“The coronavirus was a blessing sent to them as an excuse to close us down,” Russo said.
Petrus Development, which helps Catholic ministries build sustainable development programs, held a virtual summit for churches to rethink their future fundraising strategies. During that summit Petrus owner and president Andrew Robison said parishes would be down 50 to 70 percent in collections per week until churches reopen. And when they do, at least 40 percent of their parishioners will be out of work or struggling to pay the bills.
In May, the Archdiocese of Newark announced plans to close 10 Catholic schools, in Newark, Cresskill, Fair Lawn, Caldwell, Irvington, East Orange, Springfield, New Providence, Union, and Elizabeth, due to low enrollment and costs.
In response to an inquiry from Montclair Local to the archdiocese about the future of the church and if they plan to sell it, Maria Margiotta, director of communications and public relations said: “We want to be supportive of the parish community and we are in ongoing talks to find the right solution. The safety of our parishioners, clergy, religious and staff remain our topmost priority.”
Raffaele Marzullo, who co-founded Mount Carmel’s Community Outreach Program, claims that the closure means 200 close-knit parishioners will now be displaced.
“We have never been a basket church, we have always been a community events church,” Marzullo said about the church committee, which has raised funds through feasts and tricky trays over the years.
Not only did the last feast in 2018 provide community-wide, affordable entertainment that thousands attended, but it raised $27,000 for the church. The feast was both festive and religious, including a Mass on Sunday morning, followed by a four-hour procession of the Our Lady of Mount Carmel statue through the streets around Pine Street.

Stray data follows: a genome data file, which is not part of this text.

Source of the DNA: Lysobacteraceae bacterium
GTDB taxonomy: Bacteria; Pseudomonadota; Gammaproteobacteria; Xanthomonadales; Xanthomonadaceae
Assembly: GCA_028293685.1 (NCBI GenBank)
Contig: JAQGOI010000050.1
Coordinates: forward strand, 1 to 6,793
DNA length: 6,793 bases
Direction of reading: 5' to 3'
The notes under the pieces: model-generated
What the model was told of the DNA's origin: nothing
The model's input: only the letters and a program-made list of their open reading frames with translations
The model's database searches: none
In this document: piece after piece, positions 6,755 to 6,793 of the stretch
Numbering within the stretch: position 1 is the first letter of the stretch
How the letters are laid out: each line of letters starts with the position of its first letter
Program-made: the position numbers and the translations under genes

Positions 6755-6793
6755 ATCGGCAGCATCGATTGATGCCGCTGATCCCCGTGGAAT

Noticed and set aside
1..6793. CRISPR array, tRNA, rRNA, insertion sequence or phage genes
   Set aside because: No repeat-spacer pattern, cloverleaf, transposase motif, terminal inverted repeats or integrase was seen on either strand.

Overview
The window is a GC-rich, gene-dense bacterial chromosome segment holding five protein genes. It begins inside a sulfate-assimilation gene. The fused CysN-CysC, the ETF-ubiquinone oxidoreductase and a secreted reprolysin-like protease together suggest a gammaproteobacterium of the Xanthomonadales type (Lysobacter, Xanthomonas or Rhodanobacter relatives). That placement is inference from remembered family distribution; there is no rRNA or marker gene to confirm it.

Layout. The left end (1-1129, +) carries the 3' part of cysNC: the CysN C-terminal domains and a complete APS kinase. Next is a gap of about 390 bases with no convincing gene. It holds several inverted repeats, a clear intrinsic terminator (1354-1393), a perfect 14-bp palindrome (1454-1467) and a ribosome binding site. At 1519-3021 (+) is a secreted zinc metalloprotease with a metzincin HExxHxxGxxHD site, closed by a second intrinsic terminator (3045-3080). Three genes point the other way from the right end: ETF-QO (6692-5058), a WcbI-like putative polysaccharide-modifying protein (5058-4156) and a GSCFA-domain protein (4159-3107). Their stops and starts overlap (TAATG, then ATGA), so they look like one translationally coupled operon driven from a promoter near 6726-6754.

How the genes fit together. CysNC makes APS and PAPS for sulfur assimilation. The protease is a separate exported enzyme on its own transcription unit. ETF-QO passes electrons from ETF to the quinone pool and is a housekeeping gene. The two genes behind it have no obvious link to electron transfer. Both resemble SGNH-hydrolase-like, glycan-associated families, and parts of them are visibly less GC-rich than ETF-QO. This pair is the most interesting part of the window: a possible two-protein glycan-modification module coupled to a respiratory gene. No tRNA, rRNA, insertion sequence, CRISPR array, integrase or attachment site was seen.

A tricky tray held last year raised another $21,000, Marzullo said. He also noted the $5,000 a month that the church takes in for renting out its parking lot to Mountainside hospital.
Last year the feast was downgraded to a tailgate party, with the plan being to alternate years between a feast and a legacy dinner to honor parishioners. Trying to do both in the same year was too much, Prado said when the feast was downgraded.
Critics say that while the feast was accessible and affordable to the community, the dinner was not.
Marzullo claims the merger was never to “save Mount Carmel, it was to bury it.”
“We have tried to sit down with Father Benny, but nothing ever came of it,” he said.
Instead, Russo contends, the sale of the church will be used to pay off debts.
“This is a slap in the face to Montclair’s Italian immigrants who built this parish,” he said.
Prado would not comment further on the church’s closure.
Following the 2016 announcement that Mount Carmel would merge with Immaculate, rumors circulated that the century-old Pine Street church building would be shuttered, though they were denied by parish clergy. However, with the decision to not reopen the church and with the needed roof repairs and boiler and air-conditioning replacements, parishioners are questioning their standing within the archdiocese.